The Check It! Challenge is coming to Central New York in the new year. It’s a program from the American Heart Association encouraging all of us to check our blood pressure on a regular basis.
“We want them to check their blood pressure” says Communications Director Kristy Smorol. “We want them to change their numbers. We want them to control their blood pressure.”
High blood pressure can cause a number of serious health problems or even result in death. The new program will run for four months and encourages participants to monitor their blood pressure at home or work.
The American Heart Association is seeking participants, and you can sign up right now by clicking here. When prompted, use the campaign code CNYBP.
“It can be companies” says Community Impact Director Lisa Neff. “It can be organizations. Individuals can join the challenge as well. And then we’re also recruiting health care organizations to participate.”
People who are a part of the challenge will need a cuff. The program has some available for companies and organizations that want to participate, but they encourage individuals to seek out places in the community that they can check themselves.
Neff says that most doctors will do a check for you without an appointment, but cautions that might be only once per year. “You also have to make sure they’re telling you the numbers,” she says. “Also you may not realize that what you’re doing when they take your blood pressure at the doctors may not be the right way.”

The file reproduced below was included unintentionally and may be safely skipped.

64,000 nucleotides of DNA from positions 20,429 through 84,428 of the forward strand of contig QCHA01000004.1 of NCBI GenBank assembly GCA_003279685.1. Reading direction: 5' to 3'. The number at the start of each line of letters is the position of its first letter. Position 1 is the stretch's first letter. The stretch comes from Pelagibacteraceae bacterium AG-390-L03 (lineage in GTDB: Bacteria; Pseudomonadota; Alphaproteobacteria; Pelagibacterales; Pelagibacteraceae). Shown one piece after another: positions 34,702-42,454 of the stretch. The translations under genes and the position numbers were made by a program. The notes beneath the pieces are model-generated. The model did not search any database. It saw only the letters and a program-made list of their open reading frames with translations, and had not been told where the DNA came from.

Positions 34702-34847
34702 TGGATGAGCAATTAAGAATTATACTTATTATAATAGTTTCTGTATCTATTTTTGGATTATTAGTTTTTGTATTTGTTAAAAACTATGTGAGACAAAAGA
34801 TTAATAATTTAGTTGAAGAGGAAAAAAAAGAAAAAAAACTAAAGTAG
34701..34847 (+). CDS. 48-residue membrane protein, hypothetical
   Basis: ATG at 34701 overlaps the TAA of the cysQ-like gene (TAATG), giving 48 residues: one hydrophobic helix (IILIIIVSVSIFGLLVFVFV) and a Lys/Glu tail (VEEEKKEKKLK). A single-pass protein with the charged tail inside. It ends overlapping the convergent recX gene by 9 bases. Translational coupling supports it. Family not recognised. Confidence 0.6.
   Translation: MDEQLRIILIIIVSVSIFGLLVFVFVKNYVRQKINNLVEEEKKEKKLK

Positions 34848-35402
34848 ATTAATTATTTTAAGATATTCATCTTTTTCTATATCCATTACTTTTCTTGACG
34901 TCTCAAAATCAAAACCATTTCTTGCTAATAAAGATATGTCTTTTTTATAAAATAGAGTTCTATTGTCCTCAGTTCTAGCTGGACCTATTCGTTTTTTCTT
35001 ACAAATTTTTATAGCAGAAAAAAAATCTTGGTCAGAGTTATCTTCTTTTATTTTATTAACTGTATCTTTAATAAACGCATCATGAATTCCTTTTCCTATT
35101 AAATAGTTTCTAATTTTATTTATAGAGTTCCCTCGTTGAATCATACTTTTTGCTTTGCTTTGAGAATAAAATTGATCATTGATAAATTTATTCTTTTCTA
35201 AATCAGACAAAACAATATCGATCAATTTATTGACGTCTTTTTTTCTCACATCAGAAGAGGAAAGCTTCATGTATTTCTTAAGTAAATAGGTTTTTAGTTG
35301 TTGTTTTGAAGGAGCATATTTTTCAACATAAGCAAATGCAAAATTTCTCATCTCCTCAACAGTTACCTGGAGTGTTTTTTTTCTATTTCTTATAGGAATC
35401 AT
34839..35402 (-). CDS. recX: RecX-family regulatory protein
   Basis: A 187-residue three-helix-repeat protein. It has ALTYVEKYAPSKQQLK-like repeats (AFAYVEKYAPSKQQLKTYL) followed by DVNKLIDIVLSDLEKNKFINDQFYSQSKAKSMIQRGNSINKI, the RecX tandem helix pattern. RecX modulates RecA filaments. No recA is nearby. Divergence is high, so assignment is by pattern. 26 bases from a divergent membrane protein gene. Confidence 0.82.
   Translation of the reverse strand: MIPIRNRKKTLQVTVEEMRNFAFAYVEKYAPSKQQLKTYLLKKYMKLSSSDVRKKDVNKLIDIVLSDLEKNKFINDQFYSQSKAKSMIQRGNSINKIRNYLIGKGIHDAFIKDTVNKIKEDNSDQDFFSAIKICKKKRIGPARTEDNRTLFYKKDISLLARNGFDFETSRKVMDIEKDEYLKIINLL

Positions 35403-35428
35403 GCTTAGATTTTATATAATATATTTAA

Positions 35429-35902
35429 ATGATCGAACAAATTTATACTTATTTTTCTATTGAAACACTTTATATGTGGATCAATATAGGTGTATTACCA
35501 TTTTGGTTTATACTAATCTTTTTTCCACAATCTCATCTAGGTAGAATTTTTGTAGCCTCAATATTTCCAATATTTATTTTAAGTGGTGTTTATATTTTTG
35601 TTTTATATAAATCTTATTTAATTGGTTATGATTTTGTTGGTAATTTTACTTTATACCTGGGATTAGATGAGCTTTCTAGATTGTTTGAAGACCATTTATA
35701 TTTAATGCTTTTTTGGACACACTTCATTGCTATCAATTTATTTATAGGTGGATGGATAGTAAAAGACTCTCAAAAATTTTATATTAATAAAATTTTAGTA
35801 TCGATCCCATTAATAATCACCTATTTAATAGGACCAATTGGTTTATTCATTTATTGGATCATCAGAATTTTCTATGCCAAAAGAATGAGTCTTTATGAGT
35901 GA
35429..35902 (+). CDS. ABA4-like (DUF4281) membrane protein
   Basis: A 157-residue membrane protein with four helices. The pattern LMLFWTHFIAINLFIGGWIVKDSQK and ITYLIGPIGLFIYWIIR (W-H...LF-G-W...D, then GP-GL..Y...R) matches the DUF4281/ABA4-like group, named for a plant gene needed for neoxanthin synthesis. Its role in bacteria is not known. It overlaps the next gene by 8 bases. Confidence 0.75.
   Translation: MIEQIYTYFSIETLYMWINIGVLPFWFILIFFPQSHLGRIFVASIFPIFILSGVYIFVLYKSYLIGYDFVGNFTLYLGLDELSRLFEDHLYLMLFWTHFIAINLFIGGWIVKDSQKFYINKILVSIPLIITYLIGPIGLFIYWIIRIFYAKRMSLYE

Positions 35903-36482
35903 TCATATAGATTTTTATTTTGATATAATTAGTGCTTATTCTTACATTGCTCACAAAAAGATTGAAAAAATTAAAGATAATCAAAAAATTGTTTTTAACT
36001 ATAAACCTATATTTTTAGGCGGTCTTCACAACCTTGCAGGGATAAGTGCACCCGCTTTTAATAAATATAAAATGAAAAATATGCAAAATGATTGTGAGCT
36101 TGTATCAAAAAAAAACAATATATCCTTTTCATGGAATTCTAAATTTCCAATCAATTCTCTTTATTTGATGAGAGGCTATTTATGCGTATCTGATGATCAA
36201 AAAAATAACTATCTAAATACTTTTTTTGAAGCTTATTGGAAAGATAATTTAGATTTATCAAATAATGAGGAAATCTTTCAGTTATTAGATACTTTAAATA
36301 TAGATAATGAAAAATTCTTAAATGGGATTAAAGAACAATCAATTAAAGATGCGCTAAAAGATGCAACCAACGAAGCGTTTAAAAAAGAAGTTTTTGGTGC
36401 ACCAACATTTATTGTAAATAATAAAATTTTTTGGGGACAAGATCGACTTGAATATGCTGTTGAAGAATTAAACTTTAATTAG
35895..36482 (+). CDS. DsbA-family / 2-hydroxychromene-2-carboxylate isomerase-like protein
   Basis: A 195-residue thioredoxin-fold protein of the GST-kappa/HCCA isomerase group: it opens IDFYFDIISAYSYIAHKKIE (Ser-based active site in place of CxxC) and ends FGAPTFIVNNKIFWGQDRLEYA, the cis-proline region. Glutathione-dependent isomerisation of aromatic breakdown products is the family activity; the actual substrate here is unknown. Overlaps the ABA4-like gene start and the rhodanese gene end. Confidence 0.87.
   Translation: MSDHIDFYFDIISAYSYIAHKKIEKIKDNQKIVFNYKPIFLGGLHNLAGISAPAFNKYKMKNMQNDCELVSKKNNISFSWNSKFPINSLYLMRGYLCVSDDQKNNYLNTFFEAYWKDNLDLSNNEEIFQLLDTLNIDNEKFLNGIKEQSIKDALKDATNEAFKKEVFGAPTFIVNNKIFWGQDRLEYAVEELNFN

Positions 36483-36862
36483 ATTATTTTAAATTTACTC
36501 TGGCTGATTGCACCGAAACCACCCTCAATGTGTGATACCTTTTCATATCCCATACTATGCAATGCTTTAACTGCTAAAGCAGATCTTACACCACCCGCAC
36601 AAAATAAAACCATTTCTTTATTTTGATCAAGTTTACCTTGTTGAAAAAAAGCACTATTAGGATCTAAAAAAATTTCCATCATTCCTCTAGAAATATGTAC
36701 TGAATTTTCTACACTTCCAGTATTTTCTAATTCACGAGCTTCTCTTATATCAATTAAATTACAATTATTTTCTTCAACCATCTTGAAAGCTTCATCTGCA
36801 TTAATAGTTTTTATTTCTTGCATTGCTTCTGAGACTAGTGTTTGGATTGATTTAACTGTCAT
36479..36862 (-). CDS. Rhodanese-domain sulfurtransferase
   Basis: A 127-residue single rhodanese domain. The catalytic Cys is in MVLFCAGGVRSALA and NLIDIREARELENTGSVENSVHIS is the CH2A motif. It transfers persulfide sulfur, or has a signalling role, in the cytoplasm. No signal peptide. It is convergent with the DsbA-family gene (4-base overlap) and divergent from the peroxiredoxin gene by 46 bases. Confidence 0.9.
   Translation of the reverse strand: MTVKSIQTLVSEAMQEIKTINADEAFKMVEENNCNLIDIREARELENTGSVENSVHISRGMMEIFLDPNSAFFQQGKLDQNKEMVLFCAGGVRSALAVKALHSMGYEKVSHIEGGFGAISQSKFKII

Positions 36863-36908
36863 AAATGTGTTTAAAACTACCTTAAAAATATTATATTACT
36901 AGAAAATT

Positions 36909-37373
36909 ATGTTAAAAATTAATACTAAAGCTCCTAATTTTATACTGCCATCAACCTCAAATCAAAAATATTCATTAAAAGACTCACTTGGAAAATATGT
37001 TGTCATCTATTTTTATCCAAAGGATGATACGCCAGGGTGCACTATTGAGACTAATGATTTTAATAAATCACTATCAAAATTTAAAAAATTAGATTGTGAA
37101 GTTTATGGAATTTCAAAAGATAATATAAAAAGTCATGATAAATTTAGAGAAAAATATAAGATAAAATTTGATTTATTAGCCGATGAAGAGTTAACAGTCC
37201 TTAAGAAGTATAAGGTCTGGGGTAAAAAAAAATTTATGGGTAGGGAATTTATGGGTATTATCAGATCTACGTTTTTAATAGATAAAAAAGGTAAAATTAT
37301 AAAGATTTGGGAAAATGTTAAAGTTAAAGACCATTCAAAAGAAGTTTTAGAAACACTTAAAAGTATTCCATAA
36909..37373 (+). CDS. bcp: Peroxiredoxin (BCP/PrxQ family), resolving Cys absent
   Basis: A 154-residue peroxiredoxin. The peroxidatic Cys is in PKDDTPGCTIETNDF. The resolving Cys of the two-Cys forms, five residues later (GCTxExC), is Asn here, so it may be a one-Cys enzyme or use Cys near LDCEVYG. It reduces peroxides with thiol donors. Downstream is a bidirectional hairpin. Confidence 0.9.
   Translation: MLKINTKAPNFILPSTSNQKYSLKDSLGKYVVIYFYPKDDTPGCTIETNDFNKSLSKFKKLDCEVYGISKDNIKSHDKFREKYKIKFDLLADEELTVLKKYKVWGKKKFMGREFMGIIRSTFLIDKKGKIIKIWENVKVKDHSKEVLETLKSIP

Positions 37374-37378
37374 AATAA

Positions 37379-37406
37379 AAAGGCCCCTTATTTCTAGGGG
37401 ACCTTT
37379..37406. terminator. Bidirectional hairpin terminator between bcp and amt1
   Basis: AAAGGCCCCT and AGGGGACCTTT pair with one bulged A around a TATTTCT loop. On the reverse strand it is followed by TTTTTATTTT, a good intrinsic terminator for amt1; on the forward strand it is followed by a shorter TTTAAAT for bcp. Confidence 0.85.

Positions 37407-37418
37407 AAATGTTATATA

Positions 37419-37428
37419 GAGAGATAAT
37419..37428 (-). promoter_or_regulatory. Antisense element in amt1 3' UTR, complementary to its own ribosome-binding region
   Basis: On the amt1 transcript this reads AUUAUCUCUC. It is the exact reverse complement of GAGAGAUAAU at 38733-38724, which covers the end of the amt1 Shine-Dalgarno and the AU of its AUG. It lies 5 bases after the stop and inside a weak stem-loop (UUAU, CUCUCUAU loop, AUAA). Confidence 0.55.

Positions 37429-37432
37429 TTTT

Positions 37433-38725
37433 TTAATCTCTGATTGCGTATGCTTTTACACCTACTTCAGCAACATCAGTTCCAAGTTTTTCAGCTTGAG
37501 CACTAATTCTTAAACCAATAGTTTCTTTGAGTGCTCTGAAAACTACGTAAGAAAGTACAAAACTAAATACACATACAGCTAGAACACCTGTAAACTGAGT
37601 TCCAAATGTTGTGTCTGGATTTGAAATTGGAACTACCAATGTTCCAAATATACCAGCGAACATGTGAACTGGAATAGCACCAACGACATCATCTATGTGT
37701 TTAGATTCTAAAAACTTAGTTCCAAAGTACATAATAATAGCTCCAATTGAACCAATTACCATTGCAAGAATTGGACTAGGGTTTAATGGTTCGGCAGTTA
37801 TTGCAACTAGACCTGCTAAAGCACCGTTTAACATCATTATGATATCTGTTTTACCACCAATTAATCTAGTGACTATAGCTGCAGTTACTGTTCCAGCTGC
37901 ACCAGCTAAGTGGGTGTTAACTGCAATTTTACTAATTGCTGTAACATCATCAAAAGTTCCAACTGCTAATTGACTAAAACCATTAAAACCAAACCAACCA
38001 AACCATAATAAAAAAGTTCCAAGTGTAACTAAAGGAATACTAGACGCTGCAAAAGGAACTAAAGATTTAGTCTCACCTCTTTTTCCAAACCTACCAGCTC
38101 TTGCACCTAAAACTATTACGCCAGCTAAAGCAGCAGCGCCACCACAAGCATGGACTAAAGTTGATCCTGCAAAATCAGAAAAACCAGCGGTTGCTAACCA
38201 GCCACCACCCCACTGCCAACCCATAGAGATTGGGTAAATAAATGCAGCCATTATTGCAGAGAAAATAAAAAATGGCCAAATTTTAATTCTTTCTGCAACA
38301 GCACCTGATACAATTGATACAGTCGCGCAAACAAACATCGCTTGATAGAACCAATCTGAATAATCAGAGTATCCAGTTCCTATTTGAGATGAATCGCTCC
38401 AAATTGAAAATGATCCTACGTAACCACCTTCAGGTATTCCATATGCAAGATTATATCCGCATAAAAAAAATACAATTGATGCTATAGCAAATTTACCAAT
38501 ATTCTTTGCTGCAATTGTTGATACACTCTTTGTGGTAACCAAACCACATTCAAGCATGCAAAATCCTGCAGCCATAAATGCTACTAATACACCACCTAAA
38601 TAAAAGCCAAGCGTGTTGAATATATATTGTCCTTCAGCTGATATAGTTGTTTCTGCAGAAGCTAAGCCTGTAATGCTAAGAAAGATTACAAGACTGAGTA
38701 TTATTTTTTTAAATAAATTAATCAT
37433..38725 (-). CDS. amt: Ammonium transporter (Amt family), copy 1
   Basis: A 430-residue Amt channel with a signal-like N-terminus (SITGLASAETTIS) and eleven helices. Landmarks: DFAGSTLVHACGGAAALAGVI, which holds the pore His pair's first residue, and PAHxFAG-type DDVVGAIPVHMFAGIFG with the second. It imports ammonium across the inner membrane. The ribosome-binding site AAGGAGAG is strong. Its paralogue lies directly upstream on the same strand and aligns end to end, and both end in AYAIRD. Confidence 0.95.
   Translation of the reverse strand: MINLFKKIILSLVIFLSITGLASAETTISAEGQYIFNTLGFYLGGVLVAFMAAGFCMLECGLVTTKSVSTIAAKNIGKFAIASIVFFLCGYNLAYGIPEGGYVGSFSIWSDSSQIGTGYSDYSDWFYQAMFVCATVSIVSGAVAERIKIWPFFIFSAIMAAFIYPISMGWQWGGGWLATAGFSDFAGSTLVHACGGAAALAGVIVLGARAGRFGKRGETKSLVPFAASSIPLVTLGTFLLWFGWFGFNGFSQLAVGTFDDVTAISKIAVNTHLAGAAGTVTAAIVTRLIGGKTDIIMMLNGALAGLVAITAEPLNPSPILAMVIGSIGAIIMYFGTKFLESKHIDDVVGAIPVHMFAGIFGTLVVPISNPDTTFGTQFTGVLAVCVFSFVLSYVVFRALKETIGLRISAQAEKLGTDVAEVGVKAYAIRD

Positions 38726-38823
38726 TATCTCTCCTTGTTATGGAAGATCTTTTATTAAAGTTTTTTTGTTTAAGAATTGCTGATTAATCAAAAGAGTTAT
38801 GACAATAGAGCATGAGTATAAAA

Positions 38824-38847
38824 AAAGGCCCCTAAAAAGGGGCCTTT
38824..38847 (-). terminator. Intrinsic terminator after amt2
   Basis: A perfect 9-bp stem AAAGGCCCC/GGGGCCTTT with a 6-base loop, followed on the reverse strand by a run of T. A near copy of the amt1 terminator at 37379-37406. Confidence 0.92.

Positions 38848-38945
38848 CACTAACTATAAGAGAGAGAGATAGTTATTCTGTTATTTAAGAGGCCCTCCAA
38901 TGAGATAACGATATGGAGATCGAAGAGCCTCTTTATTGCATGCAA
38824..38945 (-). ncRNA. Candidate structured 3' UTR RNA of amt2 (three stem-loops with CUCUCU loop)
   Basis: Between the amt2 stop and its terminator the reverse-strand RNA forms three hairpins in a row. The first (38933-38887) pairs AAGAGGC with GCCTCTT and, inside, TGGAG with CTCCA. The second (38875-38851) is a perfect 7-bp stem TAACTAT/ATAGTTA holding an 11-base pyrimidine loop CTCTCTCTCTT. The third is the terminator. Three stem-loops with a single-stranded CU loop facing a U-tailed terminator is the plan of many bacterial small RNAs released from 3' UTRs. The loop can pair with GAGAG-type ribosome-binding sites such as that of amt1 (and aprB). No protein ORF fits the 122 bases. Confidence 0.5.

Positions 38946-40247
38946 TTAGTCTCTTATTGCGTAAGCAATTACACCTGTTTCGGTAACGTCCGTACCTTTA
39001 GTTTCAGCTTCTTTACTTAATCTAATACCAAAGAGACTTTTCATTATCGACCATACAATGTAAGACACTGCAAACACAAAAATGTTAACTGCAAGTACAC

The American Heart Association shares a few recommendations for properly taking your blood pressure:
- Don’t smoke, exercise, or drink caffeinated beverages or alcohol within 30 minutes of measurement.
- Rest in a chair for at least 5 minutes with your left arm resting comfortably on a flat surface at heart level. Sit calmly and don’t talk.
- Make sure you’re relaxed. Sit still in a chair with your feet flat on the floor with your back straight and supported.
- Use a properly calibrated and validated instrument. Check the cuff size and fit.
- Place the bottom of the cuff above the bend of the elbow.
- Take at least two readings 1 min. apart in morning before taking medications, and in evening before dinner. Record all results.
According to the American Heart Association, your blood pressure is considered in the normal range if the upper number is less than 120 and the lower number is less than 80.
“We want to teach people about blood pressure, because everyone has a blood pressure, but not that many people understand what it is or what it means,” says Smorol.